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March 28, 2011

The rhetoric of pink

Context: One of the designers I work with was working on some promotional skins for 3rd party LinkedIn widgets. The LI brand identity often strikes me as being aggressively masculine (cultural bias: business = male to be taken seriously). We thought this was a great opportunity to demonstrate that LinkedIn can exist in many different brand climates: not just Serious Business Sites, but also on gender-neutral; female-targeted; aggressively masculine; etc. 

That said, we didn't want to rely on the old canard that to be "woman-friendly" a visual design has to be pink. The design had to convey business = women and avoid the pitfall of Barbie-fying (thus trivializing) the use of business intelligence on a woman-focused site.

Jesse sent his first pass on the female-targeted skin with this email:


From: Jesse Venticinque
To: Ellen Beldner
Subject: Is this what women want?

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Seems too stereotypical - though i went with the http://www.glam.com/ color


My response:

:)

So: glam.com's visual brand is sort of Avril Lavigne / Rocker punk. It's kind of this post-feminist embracing of an uber-girly color scheme (50s / Barbie Doll pink -- modes that feminism was rebelling against if you've ever read The Feminine Mystique, and if you haven't I highly recommend it) and combining them with the power-femme 80s generation that wore black and fluorescent yellow and hot pink. The 80s were really the first time when 60s feminism ("the radical notion that women are people" -- and it really was radical at the time) had been around long enough to permeate the culture somewhat. It was a time of power suits.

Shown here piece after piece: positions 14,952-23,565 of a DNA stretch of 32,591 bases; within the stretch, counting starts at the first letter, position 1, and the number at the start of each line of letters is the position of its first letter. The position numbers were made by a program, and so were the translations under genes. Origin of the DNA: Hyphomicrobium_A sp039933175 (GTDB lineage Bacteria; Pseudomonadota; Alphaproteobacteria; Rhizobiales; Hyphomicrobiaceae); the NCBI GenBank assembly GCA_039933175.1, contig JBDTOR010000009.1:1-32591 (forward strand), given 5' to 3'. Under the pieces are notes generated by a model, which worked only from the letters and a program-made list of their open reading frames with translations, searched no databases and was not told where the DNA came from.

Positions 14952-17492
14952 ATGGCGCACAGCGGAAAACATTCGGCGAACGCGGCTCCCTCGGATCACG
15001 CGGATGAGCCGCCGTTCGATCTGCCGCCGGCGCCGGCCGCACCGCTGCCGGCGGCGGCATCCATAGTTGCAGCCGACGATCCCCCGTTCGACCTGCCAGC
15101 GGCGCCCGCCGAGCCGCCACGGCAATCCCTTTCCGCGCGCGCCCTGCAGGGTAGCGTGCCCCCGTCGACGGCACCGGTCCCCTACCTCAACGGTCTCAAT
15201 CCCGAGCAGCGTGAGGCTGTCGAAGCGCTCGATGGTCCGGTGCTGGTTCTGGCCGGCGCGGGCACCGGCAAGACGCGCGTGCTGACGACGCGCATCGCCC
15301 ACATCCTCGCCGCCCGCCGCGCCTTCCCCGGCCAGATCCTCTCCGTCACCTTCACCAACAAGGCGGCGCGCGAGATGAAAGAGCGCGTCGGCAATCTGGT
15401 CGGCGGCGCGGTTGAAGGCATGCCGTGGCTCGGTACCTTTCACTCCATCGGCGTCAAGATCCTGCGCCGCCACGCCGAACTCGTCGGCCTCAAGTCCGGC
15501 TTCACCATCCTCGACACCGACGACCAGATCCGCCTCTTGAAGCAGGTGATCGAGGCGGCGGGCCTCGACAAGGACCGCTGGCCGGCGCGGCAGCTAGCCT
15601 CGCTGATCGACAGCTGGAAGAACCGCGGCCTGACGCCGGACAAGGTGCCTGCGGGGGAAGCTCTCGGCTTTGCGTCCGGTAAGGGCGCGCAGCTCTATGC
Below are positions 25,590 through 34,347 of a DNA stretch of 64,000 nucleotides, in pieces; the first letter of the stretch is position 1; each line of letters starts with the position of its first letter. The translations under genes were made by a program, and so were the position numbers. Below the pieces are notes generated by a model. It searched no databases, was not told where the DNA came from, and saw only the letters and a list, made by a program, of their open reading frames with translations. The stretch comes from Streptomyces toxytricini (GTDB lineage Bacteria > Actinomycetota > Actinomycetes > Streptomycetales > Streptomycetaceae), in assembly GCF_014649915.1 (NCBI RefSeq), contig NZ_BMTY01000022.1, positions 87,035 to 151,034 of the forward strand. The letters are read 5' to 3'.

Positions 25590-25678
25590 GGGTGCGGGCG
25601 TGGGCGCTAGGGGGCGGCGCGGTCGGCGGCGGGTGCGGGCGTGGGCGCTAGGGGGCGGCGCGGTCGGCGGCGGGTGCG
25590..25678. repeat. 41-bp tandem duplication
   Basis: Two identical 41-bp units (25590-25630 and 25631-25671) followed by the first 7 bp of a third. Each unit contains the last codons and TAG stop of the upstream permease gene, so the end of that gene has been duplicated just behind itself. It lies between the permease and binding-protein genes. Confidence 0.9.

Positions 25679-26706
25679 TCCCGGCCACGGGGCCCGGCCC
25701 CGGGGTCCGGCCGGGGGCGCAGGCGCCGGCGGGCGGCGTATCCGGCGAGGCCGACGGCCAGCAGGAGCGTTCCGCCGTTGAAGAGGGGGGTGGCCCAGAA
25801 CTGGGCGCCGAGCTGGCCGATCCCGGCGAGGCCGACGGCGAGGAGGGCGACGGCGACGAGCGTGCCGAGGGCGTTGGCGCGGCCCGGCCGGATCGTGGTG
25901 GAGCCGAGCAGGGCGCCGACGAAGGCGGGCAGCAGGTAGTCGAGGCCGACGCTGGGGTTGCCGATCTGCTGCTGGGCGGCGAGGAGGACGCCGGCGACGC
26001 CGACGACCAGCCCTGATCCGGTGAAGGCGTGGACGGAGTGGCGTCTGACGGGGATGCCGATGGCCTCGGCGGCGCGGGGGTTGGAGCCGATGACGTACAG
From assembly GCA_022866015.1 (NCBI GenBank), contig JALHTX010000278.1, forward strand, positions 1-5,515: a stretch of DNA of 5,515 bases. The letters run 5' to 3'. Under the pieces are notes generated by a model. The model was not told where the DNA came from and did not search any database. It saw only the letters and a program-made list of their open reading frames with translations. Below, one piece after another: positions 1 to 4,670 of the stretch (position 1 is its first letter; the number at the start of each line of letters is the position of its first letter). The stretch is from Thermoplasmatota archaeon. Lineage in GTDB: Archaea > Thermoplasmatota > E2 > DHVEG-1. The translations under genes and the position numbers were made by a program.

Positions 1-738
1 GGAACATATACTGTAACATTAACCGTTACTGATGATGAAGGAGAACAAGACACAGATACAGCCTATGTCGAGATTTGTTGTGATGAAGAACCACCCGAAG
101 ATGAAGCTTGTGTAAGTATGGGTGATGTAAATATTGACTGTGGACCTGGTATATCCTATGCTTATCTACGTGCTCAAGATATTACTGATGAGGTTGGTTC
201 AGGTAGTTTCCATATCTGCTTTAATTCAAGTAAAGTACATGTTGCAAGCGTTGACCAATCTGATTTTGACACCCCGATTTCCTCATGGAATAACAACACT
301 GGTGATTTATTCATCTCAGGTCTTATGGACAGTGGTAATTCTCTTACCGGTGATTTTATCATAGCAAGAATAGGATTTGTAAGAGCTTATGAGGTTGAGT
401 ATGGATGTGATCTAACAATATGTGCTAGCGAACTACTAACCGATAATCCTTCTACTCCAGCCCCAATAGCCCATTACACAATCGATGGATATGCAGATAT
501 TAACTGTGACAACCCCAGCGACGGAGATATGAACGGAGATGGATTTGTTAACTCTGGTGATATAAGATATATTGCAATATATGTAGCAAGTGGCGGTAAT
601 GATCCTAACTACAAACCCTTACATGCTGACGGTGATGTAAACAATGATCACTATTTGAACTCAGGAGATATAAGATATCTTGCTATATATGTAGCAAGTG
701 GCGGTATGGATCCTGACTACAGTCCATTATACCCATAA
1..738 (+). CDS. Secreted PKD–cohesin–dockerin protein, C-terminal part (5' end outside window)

These days, there's a sort of combo post-feminist attitude. For good or for ill, there's this embracing of pink as a metaphor: I can embrace this traditional feminine trope and ALSO be powerful, strong, badass, punk rock, etc. Embracing pink doesn't mean that I have to give up the carbon fiber, guns, and steel.  Think about Marissa. Think about Avril Lavigne. My first snowboard was bubblegum pink with silver stars -- and I wore it with all-black tight ski pants, a black turtleneck, and a white helmet that has a sticker of a she-devil-as-50s-pinup on it. Corine is tiny and cute and she scares the living shit out of me. It's that kind of dichotomy that so many modern women are trying to embrace. At the end of the day, the message -- the rhetoric, with our audience as men and other women -- basically comes down to "I can have a big salary and make intellectual contributions to the world around me, AND still attract men.*" It used to not be that way. 

* This is really about gender constructs, so it assumes a heteronormative standard. GLBT relationships operate under somewhat different cultural expectations & constructs.

So: that was mostly me waxing philosophical and dusting off my cultural studies nerd hat.  As I'm looking at a few brands / sites, here's what I observe: Pink AND black, and a healthy dose of white:

Martha Stewart has an interesting cool-toned scheme: http://www.marthastewart.com/ She defines the look of good taste (East Coast) for women everywhere.

Planned Parenthood is primarily corporate orange and blue, but they've got a hot pink bus: http://www.plannedparenthood.org/


Interesting point: Look at the way that Wonder Woman has evolved over the years:

http://www.google.com/search?q=wonder+woman&hl=en&prmd=ivnsub&tbm=isch&tbo=u&source=univ&sa=X&ei=RLWKTfqmBY34swO_pJmeCg&ved=0CD8QsAQ&biw=1537&bih=861